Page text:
University of Western Australia: UWA researcher wins international wound care award

A leading researcher in wound healing from The University of Western Australia has been awarded a prestigious international award for innovation in treatment of surgical wound complications.

Dr Kylie Sandy-Hodgetts, a senior research fellow at UWA’s School of Biomedical Sciences, was judged the best of 20 international entrants in the ‘Innovation in Surgical Site Infection’ category of the Journal of Wound Care & World Union of Wound Healing Societies Awards.

Dr Sandy-Hodgetts’ research has drawn attention to the importance of predicting at-risk patients, the accurate assessment of wound infection after surgery and whether infection is at play, while also providing a new diagnostic tool for clinicians.

Her research calls for a clinicians to change how they view and predict surgical wound complications such as dehiscence in patients before surgery. Dehiscence is where the edges of a surgical wound come apart.

The risk assessment tool provides health care providers with the opportunity to identify and manage the risk of surgical wound dehiscence before a patient undergoes surgery.

The diagnostic surgical wound dehiscence grading system developed by Dr Sandy-Hodgetts was integrated into an international clinical consensus document, which allows clinicians to accurately diagnose and classify the wound breakdown and whether infection has played a role.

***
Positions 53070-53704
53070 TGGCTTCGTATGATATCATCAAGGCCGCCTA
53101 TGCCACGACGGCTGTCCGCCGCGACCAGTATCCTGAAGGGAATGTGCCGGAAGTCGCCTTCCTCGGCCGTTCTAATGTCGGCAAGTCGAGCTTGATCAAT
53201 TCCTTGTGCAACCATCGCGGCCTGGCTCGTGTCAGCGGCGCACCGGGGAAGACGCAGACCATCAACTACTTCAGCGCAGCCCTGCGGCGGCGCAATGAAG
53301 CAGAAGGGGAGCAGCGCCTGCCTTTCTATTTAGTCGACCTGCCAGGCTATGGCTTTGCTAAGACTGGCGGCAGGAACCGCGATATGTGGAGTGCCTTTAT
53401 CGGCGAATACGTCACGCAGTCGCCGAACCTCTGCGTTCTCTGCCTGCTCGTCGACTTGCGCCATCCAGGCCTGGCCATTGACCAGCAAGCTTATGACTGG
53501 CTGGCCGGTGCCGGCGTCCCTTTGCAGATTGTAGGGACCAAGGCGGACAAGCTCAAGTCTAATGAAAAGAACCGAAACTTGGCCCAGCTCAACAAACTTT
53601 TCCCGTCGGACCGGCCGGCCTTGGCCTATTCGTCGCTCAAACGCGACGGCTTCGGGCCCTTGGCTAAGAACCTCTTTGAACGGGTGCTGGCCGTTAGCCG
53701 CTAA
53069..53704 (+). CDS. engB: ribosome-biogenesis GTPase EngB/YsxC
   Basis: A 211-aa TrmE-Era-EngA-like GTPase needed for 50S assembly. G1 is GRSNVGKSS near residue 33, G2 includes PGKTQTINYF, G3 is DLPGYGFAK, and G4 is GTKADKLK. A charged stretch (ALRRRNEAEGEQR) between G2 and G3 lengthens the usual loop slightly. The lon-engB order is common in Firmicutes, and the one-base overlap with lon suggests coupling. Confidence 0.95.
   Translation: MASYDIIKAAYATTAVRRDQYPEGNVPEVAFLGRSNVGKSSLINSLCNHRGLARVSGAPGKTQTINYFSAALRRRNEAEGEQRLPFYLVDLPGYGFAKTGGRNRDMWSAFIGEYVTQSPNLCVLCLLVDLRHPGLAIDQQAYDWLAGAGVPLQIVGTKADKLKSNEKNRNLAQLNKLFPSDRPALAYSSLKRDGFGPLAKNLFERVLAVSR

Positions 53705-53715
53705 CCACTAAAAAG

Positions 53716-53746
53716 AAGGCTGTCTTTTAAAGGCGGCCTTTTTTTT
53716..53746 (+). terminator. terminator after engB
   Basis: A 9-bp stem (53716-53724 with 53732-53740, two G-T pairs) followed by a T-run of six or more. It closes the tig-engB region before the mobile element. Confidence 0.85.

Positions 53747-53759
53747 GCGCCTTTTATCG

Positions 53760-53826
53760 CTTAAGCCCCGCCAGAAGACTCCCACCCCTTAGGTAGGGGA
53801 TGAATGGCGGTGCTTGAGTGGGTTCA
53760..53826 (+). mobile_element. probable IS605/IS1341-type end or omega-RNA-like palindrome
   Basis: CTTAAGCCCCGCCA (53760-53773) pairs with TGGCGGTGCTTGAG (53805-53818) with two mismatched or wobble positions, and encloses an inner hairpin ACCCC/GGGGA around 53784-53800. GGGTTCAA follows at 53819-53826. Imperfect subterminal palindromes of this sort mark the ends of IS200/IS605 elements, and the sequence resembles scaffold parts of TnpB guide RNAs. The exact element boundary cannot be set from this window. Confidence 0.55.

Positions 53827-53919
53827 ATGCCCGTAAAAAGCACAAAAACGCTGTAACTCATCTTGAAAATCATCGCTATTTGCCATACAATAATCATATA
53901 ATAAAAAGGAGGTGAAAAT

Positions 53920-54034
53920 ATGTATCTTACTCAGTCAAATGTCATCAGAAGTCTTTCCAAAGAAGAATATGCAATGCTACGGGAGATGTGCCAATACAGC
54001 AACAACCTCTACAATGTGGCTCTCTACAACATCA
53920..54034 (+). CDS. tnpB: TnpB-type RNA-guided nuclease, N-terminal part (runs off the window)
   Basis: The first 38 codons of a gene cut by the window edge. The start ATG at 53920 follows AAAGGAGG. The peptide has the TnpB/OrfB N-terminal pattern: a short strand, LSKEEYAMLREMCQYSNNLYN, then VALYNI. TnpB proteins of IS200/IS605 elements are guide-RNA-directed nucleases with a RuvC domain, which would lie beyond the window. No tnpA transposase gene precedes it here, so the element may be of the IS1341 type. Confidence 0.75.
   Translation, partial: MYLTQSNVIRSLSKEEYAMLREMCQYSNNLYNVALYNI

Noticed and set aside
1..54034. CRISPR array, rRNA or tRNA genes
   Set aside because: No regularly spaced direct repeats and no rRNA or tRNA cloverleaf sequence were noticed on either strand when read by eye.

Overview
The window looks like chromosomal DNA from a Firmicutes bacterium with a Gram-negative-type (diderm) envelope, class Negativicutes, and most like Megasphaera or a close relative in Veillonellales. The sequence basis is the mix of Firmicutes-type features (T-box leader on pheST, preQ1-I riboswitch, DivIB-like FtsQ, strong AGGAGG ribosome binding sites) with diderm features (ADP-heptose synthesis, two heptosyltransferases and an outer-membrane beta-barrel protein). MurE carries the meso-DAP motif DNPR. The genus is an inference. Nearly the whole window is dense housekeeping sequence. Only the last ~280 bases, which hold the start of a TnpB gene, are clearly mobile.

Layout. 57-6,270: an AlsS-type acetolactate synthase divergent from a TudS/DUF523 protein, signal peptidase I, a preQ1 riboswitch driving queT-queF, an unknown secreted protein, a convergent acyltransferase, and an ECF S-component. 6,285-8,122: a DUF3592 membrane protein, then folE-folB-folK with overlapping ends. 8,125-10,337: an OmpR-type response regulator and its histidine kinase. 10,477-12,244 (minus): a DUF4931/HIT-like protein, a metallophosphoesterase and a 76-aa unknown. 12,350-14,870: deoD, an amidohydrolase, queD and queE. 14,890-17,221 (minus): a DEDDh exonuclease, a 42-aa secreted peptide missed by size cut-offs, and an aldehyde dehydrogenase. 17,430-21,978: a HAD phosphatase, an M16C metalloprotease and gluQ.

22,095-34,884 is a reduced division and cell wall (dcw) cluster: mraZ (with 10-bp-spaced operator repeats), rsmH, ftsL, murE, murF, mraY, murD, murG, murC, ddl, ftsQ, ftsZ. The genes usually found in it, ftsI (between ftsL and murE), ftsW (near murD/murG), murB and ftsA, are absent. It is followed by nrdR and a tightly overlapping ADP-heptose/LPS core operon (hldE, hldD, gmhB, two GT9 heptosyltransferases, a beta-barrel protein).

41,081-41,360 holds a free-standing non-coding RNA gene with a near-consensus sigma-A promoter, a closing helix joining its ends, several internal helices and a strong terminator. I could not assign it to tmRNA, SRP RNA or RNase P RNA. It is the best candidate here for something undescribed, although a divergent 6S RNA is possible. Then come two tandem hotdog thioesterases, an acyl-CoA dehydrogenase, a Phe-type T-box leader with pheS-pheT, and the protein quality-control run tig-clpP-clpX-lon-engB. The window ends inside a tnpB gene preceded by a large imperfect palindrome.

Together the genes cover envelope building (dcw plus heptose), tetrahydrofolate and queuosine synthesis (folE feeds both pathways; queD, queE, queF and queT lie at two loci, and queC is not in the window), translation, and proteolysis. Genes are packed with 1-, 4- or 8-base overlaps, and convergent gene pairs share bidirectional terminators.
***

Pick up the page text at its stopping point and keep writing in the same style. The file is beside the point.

Dr Sandy-Hodgetts said she was humbled to have received such an acknowledgment from her colleagues.

“The ability to predict those who may be susceptible to a wound breakdown following surgery allows for intervention early in their care and potentially prevent a wound complication,” Dr Sandy-Hodgetts said.

“The impact on patient outcomes is considerable and requires a multidisciplinary approach to tackle the issue. The Sandy SWD grading system allows the clinician to diagnose whether the wound complication has occurred due to infection or due to other patient or lifestyle factors.

“While we have over a decade of work in pressure injury prevention and a grading system to diagnose pressure injury, surgical wound dehiscence has no such system and therefore makes it difficult to diagnose and manage appropriately. Awareness and education around this type of wound is critical for early identification, prevention and management.”

The awards are usually held as a gala dinner at the association’s annual congress, recognising international excellence in the practice and research of wound care.

Founded in Australia in 2000, the World Union of Wound Healing Societies is the premier wound care professional association and represents more than 90 per cent of all practising wound care specialists in the world.

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